For several years now, the IRS has been working to crack down on fraudulent deductions for charitable contributions. IRC §170(f)(8)(A) requires taxpayers to obtain contemporaneous written acknowledgment from a charity in order to claim donations of $250 or more. IRS field agents have reported that under audit, many taxpayers claim they’ve lost receipts supporting those donations. Recently, the IRS proposed a new option: allowing certain nonprofit organizations, including churches, to collect social security numbers from donors making cash donations of more than $250. Rather than issuing receipts to each donor, those organizations would be able to file a single informational return with the IRS by February 28 of each year. The report would include names, social security numbers, and donation amounts. Many charities are pushing back against the proposal.
Anyone concerned with identity theft issues can tell you that one of the first ways to prevent falling victim to identity theft is closely guarding your social security number. Many companies gather all sorts of information, including social security numbers, when that information is not necessarily required or serving a purpose. Once you give out your social security number, your identity is only as secure as the weakest link in the chain. Will your personal information be guarded in an encrypted file, or printed on a sheet of paper that is tossed into a trash can or stolen from an unlocked filing cabinet?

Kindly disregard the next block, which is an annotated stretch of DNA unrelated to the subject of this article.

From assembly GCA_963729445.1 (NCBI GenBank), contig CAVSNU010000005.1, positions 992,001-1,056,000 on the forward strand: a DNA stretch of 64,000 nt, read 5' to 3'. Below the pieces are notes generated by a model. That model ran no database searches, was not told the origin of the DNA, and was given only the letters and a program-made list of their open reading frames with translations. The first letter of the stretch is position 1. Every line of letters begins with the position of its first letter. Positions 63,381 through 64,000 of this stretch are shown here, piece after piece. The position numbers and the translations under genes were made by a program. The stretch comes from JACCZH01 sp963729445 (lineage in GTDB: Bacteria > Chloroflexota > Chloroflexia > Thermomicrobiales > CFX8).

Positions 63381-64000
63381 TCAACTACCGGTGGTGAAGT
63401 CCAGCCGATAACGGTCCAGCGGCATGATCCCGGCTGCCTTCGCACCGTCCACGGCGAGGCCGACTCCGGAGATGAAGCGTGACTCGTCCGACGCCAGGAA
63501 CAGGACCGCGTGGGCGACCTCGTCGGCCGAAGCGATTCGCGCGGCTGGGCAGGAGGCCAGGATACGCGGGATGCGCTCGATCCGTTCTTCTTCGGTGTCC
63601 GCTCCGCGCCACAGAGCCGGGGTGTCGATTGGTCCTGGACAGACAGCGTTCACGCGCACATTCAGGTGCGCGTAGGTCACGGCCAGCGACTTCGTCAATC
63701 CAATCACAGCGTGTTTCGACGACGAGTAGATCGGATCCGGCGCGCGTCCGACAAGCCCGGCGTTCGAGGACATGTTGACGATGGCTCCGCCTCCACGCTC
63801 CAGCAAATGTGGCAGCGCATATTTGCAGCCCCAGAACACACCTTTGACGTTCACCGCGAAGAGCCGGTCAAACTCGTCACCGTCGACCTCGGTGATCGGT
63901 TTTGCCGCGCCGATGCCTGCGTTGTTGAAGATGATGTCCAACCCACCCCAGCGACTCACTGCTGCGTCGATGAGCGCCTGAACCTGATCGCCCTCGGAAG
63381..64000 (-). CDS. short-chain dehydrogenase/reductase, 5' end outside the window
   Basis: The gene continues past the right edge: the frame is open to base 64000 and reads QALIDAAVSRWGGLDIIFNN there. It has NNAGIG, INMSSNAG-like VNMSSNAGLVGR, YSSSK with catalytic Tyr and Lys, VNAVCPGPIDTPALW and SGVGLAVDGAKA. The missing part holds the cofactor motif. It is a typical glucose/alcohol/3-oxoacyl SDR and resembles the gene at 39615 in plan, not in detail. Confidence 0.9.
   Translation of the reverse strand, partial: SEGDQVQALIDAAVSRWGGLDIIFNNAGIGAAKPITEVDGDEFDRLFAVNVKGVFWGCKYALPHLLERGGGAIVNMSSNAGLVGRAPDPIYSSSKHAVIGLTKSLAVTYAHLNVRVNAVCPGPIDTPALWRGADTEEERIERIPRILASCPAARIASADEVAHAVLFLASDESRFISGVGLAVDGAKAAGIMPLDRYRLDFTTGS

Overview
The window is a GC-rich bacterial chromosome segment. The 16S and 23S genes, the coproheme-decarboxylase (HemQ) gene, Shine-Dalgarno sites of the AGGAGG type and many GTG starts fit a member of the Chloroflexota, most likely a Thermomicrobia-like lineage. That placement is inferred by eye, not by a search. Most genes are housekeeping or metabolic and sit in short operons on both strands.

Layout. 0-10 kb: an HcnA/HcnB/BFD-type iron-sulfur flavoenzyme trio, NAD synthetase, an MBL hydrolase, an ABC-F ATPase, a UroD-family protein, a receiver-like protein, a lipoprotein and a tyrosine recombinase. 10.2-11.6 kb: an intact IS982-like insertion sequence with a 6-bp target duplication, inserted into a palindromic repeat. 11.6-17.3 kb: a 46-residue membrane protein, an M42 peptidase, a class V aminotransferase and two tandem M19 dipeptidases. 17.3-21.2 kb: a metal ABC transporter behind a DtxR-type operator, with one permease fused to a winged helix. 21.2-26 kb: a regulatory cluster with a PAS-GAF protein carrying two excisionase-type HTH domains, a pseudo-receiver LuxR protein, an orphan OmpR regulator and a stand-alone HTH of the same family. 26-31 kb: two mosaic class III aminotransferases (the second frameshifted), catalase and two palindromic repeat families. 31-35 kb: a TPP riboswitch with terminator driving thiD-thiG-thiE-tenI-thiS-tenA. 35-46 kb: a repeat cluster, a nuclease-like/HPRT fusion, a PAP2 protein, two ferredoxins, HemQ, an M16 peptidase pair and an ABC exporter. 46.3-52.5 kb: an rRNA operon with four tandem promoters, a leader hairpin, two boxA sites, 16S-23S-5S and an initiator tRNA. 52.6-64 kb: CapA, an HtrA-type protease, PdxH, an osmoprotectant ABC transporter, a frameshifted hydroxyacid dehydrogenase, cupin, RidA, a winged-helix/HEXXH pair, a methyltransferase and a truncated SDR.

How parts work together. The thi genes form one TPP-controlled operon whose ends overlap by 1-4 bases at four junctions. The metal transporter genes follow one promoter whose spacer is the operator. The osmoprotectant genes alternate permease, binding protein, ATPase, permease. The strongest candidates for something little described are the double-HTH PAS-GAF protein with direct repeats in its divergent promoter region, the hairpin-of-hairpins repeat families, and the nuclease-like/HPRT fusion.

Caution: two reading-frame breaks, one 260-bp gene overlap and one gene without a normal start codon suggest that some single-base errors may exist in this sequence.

The IRS itself has not proved to be the most trustworthy guardian of taxpayer information. In May 2015, the IRS disclosed a security breach of their transcript delivery system exposed the personal information, including social security numbers and prior year return data, of more than 100,000 taxpayers. That estimate was later expanded to more than 334,000 potential victims.
While the proposal is currently being touted as optional, it’s not difficult to envision the informational return becoming mandatory within a short period of time. At some point, donee organizations may be required to report donations to the IRS so the IRS can use matching software to ensure taxpayers are not claiming fraudulent cash donations, much like the IRS’s current system for matching mortgage interest deductions using Form 1098 issued by banks.
Nonprofit organizations are pushing back against the proposal, fearing fewer donations from donors concerned about divulging social security numbers and increased security requirements for their own systems to prevent donor information from being leaked.
The IRS is accepting public comment on the change through 12/16/15.
By Janet Berry-Johnson